It is no small effort for healthcare systems to implement a Health Information Exchange (HIE). Whether the goal is electronically traversing a hospital or health system, or connecting the community to improve coordination of care, the task of integrating and leveraging disparate health records is daunting...and yet it’s critical to effectively manage patient populations throughout the course of care.
So how can a healthcare organization ensure that their efforts are not in vain and that their investment truly pays off? Let’s take a look at three tips for effectively implementing an HIE that actually gains traction, provides value and delivers on anticipated ROIs.
#1: Know Your Health Network and Start With Strategic HIE Connectivity
This approach could also be classified as a “quick win” approach, but the goal is to look at where you are going to get enough swift payback to encourage forward momentum on the HIE implementation project. Also known as the power of the Progress Principal, when your overall vision for an integrated and tightly-knit web of connected electronic health records and ancillary data is met with breakthroughs that deliver early value and satisfaction to stakeholders (be it hospital executives, physicians, an ACO, or even patients), your organization is far more likely to stay the course and see it through the tougher moments or setbacks. Because those are inevitable, as any healthcare IT expert will tell you.
Strategy in Action
What does this mean practically? Let’s say that the advisory team that is driving the HIE project identifies that an acute pain point when it comes to their community healthcare model is that they are struggling to get reports out of the ED before a patient returns to their PCP for follow up. It’s not uncommon across the country to hear this very concern, especially given the expectations on both parties for effectively managing this handoff and ensuring medications are managed and reconciled to avoid re-admission. (In fact, most quality care models have a metric to deter this very activity.)
Imagine the perception of value across the care team for the HIE implementation efforts if the project plan prioritizes integrating the ED’s EHR (let’s say Epic, for example) to the HIE. While it may still be some time before those reports are delivered to the point of care via a CCD, having a portal or other mechanism by which providers can get access to the ED episodic report within that post-admission period could have significant positive ramifications and reduce liability.
Leading HIE efforts with a strategic connection to quickly answer a local pain point can go a long way for gaining support and removing barriers as the project moves forward.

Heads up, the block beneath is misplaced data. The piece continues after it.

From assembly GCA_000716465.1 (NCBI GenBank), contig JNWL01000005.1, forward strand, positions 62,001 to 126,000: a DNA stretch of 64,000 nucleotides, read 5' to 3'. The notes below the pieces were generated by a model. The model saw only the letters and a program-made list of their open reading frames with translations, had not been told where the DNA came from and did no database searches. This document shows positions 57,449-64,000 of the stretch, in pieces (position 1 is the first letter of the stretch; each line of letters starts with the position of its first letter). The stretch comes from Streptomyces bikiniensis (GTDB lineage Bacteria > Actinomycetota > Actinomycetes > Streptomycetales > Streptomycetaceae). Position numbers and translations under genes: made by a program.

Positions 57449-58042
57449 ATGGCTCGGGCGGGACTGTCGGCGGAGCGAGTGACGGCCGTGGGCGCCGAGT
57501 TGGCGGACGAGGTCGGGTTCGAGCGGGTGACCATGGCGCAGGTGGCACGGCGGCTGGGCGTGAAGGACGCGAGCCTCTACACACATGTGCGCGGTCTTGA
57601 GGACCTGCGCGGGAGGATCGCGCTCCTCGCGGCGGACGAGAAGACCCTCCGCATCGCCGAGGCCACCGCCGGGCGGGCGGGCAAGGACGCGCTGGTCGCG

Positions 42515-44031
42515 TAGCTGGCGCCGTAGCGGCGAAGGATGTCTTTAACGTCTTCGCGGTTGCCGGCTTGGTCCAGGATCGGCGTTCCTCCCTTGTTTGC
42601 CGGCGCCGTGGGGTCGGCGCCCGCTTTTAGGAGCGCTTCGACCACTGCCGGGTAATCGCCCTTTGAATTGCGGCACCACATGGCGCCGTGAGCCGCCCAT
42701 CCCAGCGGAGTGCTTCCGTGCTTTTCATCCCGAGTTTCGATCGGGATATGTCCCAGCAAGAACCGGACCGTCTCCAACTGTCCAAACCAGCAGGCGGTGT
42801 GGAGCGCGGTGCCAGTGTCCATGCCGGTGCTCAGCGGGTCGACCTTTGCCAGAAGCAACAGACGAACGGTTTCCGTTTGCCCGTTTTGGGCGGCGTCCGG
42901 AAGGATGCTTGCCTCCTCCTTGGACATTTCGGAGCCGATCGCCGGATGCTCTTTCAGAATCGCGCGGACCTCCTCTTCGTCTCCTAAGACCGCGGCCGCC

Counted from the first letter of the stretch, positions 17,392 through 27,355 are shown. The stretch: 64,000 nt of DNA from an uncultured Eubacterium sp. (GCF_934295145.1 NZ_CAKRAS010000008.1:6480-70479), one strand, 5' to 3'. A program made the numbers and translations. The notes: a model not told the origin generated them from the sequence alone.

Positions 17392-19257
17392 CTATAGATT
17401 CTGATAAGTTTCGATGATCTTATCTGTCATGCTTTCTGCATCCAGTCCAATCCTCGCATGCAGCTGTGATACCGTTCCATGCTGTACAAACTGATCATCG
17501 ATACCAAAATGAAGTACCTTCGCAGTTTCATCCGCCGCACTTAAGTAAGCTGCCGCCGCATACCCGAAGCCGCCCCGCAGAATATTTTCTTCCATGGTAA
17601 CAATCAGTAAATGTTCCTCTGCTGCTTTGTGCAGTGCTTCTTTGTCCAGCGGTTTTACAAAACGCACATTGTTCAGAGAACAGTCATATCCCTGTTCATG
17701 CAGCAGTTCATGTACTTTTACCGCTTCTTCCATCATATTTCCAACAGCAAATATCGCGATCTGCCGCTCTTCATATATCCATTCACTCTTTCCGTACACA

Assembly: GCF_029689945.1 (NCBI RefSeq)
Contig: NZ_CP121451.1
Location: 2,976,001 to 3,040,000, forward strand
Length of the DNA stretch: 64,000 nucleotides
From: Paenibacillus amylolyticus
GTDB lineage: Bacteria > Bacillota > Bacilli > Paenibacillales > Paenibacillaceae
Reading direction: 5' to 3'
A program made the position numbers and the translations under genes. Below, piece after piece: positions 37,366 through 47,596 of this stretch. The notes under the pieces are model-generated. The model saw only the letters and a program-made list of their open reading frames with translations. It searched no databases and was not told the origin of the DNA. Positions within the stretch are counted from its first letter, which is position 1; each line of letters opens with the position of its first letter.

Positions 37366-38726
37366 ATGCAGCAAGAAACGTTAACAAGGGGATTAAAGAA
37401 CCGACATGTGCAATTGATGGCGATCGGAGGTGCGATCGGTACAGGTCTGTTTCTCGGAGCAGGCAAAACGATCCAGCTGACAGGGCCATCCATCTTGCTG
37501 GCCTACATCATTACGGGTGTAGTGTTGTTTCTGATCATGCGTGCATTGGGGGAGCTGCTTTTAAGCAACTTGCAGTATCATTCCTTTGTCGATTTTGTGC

#2: User Experience is Everything for Busy Clinical End Users
We’ve seen it time and again where UI/UX takes a back seat to “the technical stuff.” And while an ironclad integration between systems is paramount to the success of an HIE, a healthcare organization is going to have a difficult time getting traction or seeing that data become actionable if the methods for accessing it are cumbersome or poorly developed. Form follows function, so it’s key that the methods for delivering care records are intuitive and reliable.
The optimal path for data retrieval is a CCD for recent episodes of care residing right in a physician’s existing EHR, populated with a comprehensive view via the HIE. However, in the absence of this workflow, an easily-navigated health exchange portal can still provide necessary data without introducing cumbersome workflows. In practice, we often find that physician support staff such as RNs, MAs, or even front office staff are well-poised to own the portal logins, ensuring easy access to community records and even allowing for care summary uploads where electronic records are not yet implemented. (Yes, that’s still a thing.)
#3: Incentivize HIE Adoption Across the Community
Incentives are a powerful way to impact behavior, and nothing speaks higher to care partners than a robust referral network. Health system sponsors driving implementation of an HIE in their community can inspire significant buy-in -- which ultimately results in a well-developed HIE that truly represents the care spectrum for shared patients -- when they create a network of connected physicians, ancillary providers, and care facilities. Establishing a “preferred network” on the basis of HIE participation truly moves the needle on the volume and quality of data available within those CCDs or HIE patient records.
Best Practices to Help a HIE Flourish
In capitated care models where entities such as payers or ACOs are responsible for patients across the care continuum, we’ve seen great success via health information exchanges when use of and integration with the health data repository is treated as another metric of success. When referrals or even financial incentives are developed to encourage adoption and utilization of HIEs, health organizations inevitably see greater buy-in. This also contributes to the perception of a valuable glimpse into patients’ care records, making whatever “work” is required to get the data worthwhile.
When we give physicians and ancillary providers the information to better care for their patients, everyone wins!